Along the road to ending apartheid, the Security Council, in 1963, instituted a voluntary arms embargo against South Africa, and the General Assembly refused to accept the country’s credentials from 1970 to 1974. Following this ban, South Africa did not participate in further proceedings of the Assembly until the end of apartheid in 1994.
What are the Secretary-General’s ‘good offices’?
Secretary-General as an important peace-making actor has evolved through extensive practice. The range of activities carried out by the Secretary-General has included good offices, mediation, facilitation, dialogue processes and even arbitration.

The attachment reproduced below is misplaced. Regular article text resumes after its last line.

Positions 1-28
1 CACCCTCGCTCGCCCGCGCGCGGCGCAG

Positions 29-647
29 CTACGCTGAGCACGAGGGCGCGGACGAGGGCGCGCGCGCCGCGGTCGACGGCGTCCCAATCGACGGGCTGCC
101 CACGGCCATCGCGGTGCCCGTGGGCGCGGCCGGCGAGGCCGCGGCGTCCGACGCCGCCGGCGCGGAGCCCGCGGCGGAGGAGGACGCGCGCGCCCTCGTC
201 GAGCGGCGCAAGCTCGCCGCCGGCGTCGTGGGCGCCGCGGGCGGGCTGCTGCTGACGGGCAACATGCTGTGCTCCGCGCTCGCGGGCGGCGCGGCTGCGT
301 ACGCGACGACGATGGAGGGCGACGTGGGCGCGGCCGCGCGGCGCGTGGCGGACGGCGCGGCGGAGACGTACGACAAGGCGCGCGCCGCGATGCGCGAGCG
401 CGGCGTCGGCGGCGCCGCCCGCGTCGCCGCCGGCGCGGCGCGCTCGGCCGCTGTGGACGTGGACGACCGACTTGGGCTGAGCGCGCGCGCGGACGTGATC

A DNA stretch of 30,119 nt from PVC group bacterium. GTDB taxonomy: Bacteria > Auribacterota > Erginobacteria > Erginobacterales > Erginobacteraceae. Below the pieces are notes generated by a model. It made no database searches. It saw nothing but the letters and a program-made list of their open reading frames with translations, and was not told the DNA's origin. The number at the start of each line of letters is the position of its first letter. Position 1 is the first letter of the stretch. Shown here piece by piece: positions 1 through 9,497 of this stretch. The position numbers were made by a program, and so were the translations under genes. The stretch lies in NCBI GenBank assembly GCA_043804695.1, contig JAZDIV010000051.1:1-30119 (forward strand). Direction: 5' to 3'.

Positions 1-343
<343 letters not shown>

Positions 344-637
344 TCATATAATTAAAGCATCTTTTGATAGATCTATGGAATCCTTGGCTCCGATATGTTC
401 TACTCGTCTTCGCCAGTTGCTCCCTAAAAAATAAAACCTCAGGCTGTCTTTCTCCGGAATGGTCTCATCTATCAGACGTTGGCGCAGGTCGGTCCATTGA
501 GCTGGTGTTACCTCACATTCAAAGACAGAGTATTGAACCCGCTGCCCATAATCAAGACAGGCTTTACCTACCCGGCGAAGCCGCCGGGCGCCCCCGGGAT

One of the most vital roles played by the Secretary-General is the use of his (thus far in the Organization’s 75-year history, all nine Secretaries-General have been men) ‘good offices’ – steps taken publicly and in private, drawing upon their independence, impartiality and integrity, and the power of quiet diplomacy, to prevent international disputes from arising, escalating or spreading.
In practice, this means a UN chief can use his authority, legitimacy and the diplomatic expertise of his senior team to meet with Heads of State and other officials and negotiate an end to disputes between parties in conflict
At the end of March, Secretary-General Antonio Guterres invoked the use of his good offices and asked Under Secretary-General Martin Griffiths, the UN emergency relief coordinator, to explore the possibility of a humanitarian cease-fire with Russia and Ukraine, and other countries seeking to find a peaceful solution to the war.